Drake Interplanetary claims that the Cutlass is a low-cost, easy-to-maintain solution for local in-system militia units. The larger-than-average cargo hold, RIO seat and dedicated tractor mount are, the company literature insists, for facilitating search and rescue operations. While it’s true that Cutlasses are used throughout known space for such missions, their prime task and immediate association is with high space piracy. Cutlasses, often operating in groups, menace distant transit lanes to prey on hapless merchants. A single Cutlass can ravage a mid-sized transport and a pack operating as a clan can easily take down larger prey. STOL adaptations allow these interceptors to operate off of modified transports or pocket destroyers; the most common warships that make up pirate caravans.
Designer note: the idea is that Drake Interplanetary builds ships which are ostensibly for legal purposes (local militias, etc.) but are ‘obviously’ for pirates: so it has the appearance of a military fighter, but mated to an awkwardly larger hull for collecting loot; it should have visible forward-facing tractor beams and a seat for a second crewman even though there’s no turret (as you’ll need a second man to board an enemy ship.) It also has a cheaper build quality: if Anvil is building Jeeps and Origin is building BMWs, this is a Honda.
To further appreciate the intent behind the Cutlass, it might be valuable to look at the original specifications compared to the other ships in the same tier, the Freelancer and the Hornet. Note that these specifications are long out-of-date… but they speak well to the intended role of each ship.
|Main Engine||2x TR5||1x TR4||1x TR4|
|Maneuvering Thrusters||8x TR2||8x TR2||16x TR2|
|Class 1 Weapons||None||2||2|
|Class 2 Weapons||4||2||1|
|Class 3 Weapons||2||4||4|
|Class 4 Weapons||1||2||2|
From these numbers, you can see the early attempt to balance the Cutlass as a sort of fighting transport midway between the Hornet and the Freelancer. Over twice the cargo of the former, half that of the latter… but with better weapon slots, more maneuvering thrusters and a lower mass to avoid being a lumbering transport. With regards to the oft-debated maneuverability, the biggest inspiration for this idea was the initial concept art that came back from Jim Martin, which reminded me of the Vampire from Wing Commander Prophecy. We discussed quite a bit the idea that the Cutlass might be especially maneuverable, but unreliably so: engines on an axis that would offer, for instance, exceedingly great yaw but limited pitch or roll. The sort of ship that might require an expert pilot to truly handle well.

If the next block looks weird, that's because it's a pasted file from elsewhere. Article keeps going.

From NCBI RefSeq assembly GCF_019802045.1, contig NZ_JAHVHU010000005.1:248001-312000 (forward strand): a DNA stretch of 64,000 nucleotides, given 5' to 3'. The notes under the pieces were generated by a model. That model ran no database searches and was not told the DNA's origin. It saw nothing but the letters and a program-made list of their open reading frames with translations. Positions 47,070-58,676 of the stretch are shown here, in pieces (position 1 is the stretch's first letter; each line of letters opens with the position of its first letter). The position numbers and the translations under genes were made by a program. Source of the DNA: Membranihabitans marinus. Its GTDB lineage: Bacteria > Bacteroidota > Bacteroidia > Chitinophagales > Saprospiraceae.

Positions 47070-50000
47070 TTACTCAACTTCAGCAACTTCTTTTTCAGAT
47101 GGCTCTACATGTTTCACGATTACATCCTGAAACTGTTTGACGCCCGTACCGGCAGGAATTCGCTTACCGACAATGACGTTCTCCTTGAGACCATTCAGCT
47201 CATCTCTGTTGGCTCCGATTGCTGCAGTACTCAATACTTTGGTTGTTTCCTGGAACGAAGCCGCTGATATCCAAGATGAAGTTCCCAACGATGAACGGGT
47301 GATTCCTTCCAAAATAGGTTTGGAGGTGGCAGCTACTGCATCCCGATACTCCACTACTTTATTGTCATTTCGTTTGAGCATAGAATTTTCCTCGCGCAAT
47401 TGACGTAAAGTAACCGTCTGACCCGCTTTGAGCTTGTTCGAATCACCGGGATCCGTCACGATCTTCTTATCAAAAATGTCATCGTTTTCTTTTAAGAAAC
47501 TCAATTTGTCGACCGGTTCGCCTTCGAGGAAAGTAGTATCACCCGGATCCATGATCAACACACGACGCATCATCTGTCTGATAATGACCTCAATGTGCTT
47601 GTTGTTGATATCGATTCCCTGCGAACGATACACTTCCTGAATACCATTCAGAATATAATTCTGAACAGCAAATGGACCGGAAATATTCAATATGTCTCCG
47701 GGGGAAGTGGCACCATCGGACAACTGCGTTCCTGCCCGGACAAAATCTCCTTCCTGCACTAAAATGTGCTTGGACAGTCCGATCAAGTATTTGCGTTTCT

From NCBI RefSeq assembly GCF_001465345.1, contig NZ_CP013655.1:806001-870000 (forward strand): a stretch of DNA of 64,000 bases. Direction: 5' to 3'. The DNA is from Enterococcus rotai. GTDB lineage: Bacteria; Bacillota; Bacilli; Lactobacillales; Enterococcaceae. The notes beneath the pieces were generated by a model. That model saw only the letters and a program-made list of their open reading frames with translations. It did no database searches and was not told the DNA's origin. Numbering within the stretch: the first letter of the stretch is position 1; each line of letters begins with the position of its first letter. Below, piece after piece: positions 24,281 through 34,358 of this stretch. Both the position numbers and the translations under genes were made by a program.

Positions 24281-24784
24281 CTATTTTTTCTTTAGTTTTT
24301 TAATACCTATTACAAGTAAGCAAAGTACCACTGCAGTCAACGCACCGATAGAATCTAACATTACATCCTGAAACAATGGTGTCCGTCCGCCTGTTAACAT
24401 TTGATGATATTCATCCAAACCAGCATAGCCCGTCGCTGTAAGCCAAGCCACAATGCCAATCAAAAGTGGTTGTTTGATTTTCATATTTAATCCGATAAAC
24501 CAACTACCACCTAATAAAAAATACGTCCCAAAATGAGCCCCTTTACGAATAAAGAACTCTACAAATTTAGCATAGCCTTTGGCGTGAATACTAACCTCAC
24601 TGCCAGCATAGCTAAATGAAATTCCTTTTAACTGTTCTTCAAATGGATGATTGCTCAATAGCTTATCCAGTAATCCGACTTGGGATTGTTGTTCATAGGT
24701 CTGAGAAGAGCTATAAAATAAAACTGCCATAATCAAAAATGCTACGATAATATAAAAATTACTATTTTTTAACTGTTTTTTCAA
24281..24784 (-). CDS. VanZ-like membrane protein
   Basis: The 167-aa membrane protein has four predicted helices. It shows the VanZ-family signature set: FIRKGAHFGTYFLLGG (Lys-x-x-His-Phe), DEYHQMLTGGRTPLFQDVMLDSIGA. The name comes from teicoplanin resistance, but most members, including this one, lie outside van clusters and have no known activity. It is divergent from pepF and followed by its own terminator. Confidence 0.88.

With that, the Cutlass began the development process… with several stops along the way! As with any creative process, what is listed above was the starting point. Over the past two years, the team has experimented with everything from a maneuverable Cutlass that spins rapidly on the axis of the twin-boom engines to a Cutlass that’s a pure transport. Knowing that there were a significant number of Cutlass pilots, we wanted to give players access to the ship as quickly as possible despite the fact that multi-crew ships and any piracy-related mechanics were much further off. In fact, both of our first two major module releases had ‘partial Cutlasses’ released for them: the large external concept model in the Hangar to tide captains over until their ships were modeled and then the ‘dogfight oriented’ single-pilot Cutlass added to Arena Commander 1.0. Neither version expressed the true purpose of the ship as originally announced, but both were intended to tide players over until they could begin raiding shipping lanes in the finished universe. For more details on this process, we will turn this article over to our RIO, designer John Crewe, to walk you through where the flyable Cutlass has been and to talk about where it went and where it’s going!